How China’s example can help the world in tackling COVID-19

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The same week that the United Kingdom banned meetings of more than two people due to the coronavirus pandemic, the number of newly reported cases in China’s Hubei province, the epicenter of the outbreak, was at nearly zero.

As the coronavirus pandemic takes hold across the world, China’s current successes in limiting the spread of COVID-19 should be considered as governments around the world deliberate and initiate unprecedented policies and practices in a bid to keep their populations safe.

This is what Dr Ying Chen of the Department of Health and Environmental Sciences at Xi’an-Jiaotong Liverpool University (XJTLU) says, outlining how China’s multi-faceted response to the outbreak makes it a leading light for other countries to follow suit, with many now adopting similar measures to China.

These measures include epidemiological tracking and infection testing to determine the spread of the virus, the introduction of policies that prompt or enforce social distancing and self-isolation to limit the spread of the virus, as well as the use and rapid deployment of medical equipment and medics to save lives in crisis hotspots.

China has also focused intensely on medical research aimed at to prevent the spread of COVID-19 and treat those with the condition, while examples of ways to entertain and maintain the psychological health of the general public and patients have been shared across the world.

“Across the world we are witnessing the closure of schools and universities, flight bans in Australia, the lockdown of cities and closed borders across Europe,” Dr Chen says.

In the UK on 23 February, following criticism over its slow response to enforcing social distancing, the government has issued a ban for all gatherings of more than two people in public.

“The suspension of mass gatherings, such as sporting and musical events, and impetus for social distancing practices including, for example in England, the closure of pubs and restaurants, needs to occur at speed.

“These are recent responses and need to be enforced as too often people will fail to consider the severity of this crisis, many going about their day in their usual way, unaware that they may be transmitting the virus while feeling in good health.

“Social distancing and self-isolation are among the most important factors in controlling the spread of this virus. In China, specifically in Hubei where isolation measures may have been considered strict, that effort has been worthwhile.”

In the city of Hubei, there are currently only a few sporadic new confirmed cases of the disease.

Dr Chen adds that the value of epidemiological tracking and widespread virus testing at the earliest possible time is another vital factor in combatting its spread.

“A large proportion of people who are infected do not exhibit severe symptoms for a considerable period of time before showing more serious illness, or even for the entire disease duration. These are the milder stages or cases, and these people may not even know it themselves, but they are still infectious. However, they are like the body of an iceberg whose tip demonstrates the most extreme cases of people who are ill with the virus.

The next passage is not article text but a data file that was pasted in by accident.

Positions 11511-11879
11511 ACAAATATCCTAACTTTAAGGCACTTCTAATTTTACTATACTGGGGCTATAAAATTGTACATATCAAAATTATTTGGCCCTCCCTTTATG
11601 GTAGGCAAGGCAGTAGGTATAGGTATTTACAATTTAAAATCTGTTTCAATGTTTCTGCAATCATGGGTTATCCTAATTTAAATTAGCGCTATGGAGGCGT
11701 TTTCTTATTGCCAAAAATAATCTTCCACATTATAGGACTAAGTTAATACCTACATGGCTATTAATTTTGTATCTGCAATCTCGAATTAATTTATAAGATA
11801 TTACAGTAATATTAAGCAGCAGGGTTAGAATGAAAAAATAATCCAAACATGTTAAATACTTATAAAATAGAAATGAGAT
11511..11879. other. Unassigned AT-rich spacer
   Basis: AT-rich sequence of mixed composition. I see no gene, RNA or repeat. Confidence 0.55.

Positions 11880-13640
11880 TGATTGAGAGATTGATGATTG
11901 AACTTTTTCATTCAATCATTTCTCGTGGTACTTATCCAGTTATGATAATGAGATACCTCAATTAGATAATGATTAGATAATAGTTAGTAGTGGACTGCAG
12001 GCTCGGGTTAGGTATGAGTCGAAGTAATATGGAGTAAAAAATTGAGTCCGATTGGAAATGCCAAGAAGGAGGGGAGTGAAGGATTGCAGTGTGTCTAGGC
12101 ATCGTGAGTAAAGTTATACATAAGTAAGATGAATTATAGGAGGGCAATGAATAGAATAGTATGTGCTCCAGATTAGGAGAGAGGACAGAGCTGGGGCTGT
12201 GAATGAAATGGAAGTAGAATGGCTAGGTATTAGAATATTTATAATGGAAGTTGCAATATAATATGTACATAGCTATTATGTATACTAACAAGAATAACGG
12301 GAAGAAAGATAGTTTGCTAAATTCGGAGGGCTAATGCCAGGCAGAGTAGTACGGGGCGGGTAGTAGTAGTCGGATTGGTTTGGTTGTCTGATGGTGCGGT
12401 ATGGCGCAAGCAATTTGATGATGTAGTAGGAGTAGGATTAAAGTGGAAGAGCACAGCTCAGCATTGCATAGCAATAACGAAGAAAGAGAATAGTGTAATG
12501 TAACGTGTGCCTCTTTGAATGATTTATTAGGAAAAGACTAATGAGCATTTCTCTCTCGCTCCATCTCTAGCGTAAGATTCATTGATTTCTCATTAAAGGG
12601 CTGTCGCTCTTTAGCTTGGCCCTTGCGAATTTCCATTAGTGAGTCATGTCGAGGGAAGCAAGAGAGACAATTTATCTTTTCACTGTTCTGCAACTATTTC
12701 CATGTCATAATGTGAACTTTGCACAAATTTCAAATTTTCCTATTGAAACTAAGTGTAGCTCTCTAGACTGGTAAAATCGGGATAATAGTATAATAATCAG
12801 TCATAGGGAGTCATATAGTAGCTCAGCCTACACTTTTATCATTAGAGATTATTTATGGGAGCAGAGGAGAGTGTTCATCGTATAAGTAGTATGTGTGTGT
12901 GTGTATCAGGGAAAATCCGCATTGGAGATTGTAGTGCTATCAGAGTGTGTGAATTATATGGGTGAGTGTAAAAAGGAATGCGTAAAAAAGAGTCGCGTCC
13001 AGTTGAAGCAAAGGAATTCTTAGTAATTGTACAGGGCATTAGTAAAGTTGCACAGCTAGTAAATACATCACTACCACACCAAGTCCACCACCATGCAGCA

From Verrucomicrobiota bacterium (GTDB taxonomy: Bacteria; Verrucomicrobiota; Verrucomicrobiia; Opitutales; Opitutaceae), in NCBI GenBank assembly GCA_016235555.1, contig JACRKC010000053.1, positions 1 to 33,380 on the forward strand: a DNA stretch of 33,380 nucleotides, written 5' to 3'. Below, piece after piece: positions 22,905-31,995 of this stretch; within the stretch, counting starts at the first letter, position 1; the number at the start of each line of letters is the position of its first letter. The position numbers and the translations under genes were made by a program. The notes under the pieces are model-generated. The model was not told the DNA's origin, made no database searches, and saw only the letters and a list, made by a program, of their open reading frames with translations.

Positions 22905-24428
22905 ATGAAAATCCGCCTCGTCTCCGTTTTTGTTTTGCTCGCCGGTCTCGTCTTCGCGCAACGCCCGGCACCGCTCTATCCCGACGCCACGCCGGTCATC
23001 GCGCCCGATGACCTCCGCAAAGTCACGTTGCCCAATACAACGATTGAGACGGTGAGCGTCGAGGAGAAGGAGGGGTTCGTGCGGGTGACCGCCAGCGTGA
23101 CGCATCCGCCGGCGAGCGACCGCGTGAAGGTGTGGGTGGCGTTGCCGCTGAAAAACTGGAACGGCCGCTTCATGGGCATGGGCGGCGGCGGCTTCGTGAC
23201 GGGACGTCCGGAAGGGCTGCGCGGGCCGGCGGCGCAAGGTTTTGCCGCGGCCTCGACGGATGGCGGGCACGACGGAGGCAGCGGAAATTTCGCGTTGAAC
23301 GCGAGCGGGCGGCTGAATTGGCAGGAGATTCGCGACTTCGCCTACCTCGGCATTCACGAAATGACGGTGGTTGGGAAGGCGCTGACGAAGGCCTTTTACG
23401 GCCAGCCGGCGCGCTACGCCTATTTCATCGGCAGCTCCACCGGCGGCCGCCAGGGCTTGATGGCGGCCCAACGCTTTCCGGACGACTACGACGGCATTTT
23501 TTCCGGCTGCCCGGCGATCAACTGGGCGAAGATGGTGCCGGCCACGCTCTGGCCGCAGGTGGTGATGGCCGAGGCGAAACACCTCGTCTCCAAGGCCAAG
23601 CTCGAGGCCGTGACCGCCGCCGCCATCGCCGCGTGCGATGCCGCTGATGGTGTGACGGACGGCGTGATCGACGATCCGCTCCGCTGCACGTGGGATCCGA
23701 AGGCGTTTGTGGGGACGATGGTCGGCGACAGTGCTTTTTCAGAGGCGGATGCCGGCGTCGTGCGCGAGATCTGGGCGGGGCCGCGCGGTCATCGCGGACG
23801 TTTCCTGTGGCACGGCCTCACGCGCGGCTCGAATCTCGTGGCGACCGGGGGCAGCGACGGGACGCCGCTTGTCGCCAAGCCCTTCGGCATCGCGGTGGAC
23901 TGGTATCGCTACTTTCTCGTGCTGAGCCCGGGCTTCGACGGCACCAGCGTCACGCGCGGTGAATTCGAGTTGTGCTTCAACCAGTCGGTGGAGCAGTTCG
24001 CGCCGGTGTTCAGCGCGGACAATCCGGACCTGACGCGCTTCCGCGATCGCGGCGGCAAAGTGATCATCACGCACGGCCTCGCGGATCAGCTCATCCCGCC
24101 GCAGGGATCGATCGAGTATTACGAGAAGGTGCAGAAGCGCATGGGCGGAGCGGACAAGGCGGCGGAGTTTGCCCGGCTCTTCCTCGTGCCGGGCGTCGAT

“This is why epidemiological tracking and widespread testing is so important, to identify who has coronavirus, as quickly as possible.

“If just one person shows symptoms such as having a cough, high temperature or shortness of breath, the requirement for a whole household to self-isolate for 14 days is a strong precaution.”

The common use of facial masks in China is another practice that is becoming more widespread internationally.

“People may say the point is that there’s no solid published evidence showing that mask use is an effective measure to prevent the transmission of virus, but actually we cannot afford to wait until evidence is published in this emergency setting. It is an easy and cheap measure anyway.

“Scientific evidence takes time to be proved but we need to take every opportunity to engage in preventative measures that may be helpful, and this of course includes hand washing.”

Dr Chen says that the efforts every country is making into research to help create a vaccine for COVID-19 are essential, following China’s phase one clinical trials in this area, adding that international cooperation and the sharing of data and information around this research is vital.

“The quicker an effective vaccine is found, the better all round, but the sharing of information, internationally, is part of the process which can enable that to happen.”

Dr Chen also says that the ability of countries to find light relief and entertainment during this difficult period is also of major importance in keeping positive attitudes and spirits up.

“Social media video clips of doctors dancing in China in a bid to improve the morale of their patients are repeated in other countries as well, including the example in Italy where those in social isolation opened their windows and sang songs with their neighbours.

“These demonstrations of positive approaches are valuable in a time when morale needs to be boosted.”

By Will Venn

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